Levelling up has to be government’s first priority

Levelling up has to be government’s first priority

Most of us want to believe that we live in a meritocratic country, where hard work and talent take you further than who your parents are or where you went to school. Where people want different things, in different amounts, so your life is gloriously different from mine.

When each of us gets an equal opportunity to make the most of our lives, our society is fundamentally fair, regardless of the circumstances into which we were born.

But that’s miles away from where the United Kingdom is today. That’s why “levelling up” is so important, and why it has to be so much more than a public works programme of better rail and road links for forgotten parts of the country.


Those are essential too, but they won’t be nearly enough without equally serious social changes to go alongside them.

Because not everyone has the same opportunities, the state must take the lead in fixing deep-rooted inequalities between different parts of the country and sections of society that undermine equal opportunities by leading to unequal outcomes in cognitive development, educational attainment, social capital, health and life expectancy.

One way to achieve this would be to equalise incomes and remove all privately held wealth. But that would be levelling down, not up, and most people think it would be unfair to remove all those rewards and incentives for hard work too.

We have made respectable progress on the more obvious barriers to equal opportunities, such as overt racial and gender discrimination, but not nearly enough.

As US President Lyndon Johnson said in 1965: “It is not enough just to open the gates of opportunity. All our citizens must have the ability to walk through those gates.”

That means we’ve got to tackle barriers to opportunity like where we are born; your ethnicity; my gender or sexuality; our family’s income; whether we are disabled. All these things stand in the way of making sure that, in modern Britain, no one’s birth should be their destiny any more.

Take child poverty. Growing up in poverty affects children’s cognitive development. Parents might be working multiple jobs and still struggling to put food on the table or to afford adequate and stable accommodation.

Poverty constricts people’s choices and shapes their thinking, making it harder to identify opportunities and to work towards realising them. Poverty constrains people’s social capital and their capacity to take risks, making it harder to compete for opportunities even if they manage to get good qualifications.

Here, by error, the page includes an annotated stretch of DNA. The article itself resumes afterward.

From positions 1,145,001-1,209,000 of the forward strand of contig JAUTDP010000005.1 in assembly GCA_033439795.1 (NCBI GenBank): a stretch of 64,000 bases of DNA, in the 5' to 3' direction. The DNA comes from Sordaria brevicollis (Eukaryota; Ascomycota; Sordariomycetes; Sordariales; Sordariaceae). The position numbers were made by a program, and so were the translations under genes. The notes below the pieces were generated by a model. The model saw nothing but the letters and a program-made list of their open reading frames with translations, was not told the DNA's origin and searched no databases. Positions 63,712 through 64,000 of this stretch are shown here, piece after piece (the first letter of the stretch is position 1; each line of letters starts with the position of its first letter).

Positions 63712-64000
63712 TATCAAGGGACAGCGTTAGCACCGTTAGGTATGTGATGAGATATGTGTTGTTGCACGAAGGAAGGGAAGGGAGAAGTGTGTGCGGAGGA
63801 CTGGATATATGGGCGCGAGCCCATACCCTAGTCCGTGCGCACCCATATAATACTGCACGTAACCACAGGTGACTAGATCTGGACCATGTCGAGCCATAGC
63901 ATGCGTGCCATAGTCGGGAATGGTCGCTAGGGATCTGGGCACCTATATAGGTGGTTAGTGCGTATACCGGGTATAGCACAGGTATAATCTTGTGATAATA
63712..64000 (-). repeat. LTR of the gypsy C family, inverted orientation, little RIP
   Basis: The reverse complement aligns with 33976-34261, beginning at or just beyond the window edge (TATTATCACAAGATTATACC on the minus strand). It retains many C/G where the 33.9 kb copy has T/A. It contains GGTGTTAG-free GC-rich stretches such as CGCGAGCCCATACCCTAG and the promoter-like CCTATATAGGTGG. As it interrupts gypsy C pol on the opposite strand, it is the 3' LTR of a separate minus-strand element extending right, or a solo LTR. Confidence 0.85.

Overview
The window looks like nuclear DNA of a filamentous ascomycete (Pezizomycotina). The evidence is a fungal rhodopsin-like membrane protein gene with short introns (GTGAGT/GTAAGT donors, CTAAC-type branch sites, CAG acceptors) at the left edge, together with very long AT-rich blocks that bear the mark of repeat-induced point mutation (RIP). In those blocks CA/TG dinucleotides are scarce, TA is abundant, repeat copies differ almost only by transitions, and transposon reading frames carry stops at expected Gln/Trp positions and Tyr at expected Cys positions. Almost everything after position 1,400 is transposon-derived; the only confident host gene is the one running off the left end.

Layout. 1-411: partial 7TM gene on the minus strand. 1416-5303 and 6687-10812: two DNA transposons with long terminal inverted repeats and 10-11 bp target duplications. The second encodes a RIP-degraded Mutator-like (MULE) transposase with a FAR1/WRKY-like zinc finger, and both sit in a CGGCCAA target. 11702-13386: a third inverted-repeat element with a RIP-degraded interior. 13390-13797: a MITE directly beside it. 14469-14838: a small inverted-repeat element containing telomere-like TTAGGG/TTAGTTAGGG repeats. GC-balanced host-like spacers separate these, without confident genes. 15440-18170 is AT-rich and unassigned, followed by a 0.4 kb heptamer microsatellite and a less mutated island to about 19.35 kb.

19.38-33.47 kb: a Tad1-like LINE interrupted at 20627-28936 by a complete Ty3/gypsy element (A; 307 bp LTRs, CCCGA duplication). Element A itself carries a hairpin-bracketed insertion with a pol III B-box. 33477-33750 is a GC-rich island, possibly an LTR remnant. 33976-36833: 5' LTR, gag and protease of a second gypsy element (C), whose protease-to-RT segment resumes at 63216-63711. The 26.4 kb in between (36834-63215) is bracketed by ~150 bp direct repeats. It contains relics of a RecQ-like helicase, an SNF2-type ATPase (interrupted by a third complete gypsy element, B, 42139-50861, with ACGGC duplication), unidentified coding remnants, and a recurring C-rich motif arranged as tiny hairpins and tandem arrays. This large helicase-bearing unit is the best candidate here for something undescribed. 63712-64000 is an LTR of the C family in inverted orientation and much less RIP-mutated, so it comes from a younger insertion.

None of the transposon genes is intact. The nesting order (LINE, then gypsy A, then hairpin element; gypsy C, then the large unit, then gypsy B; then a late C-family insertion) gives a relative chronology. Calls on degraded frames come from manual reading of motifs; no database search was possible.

And poverty can permeate entire neighbourhoods, embedding low expectations and negative social norms, and restricting the supply of opportunities at the source.

So levelling up requires us to build a society of better, stronger and more equally spread opportunities. And that means fixing the causes of poverty rather than just temporarily bandaging the symptoms.

We’ve got to remove the barriers and glass ceilings that limit your or my life chances, rather than compensating for them after the damage is done. That will mean big improvements in early years education and care, carrying on driving up standards in primary and secondary education everywhere, and skewering the snobbery that currently divides our higher and further education systems.

And we’ve got to ensure that job offers, training and promotions are handed out purely on merit, by excluding selection criteria that favour those from more privileged backgrounds, such as extra-curricular activities.

But we also need to tackle the economic causes of poverty, including the spiralling cost of living, our dysfunctional housing market, low pay, underemployment and insecure work.

Building a more meritocratic country can heal our rancorous politics, repair our fractured society and rebalance our economy. Nothing is more pressing or urgent.

John Penrose is MP for Weston, Worle and the Villages and chairman of the Conservative Policy Forum. Will Snell is chief executive of the Fairness Foundation.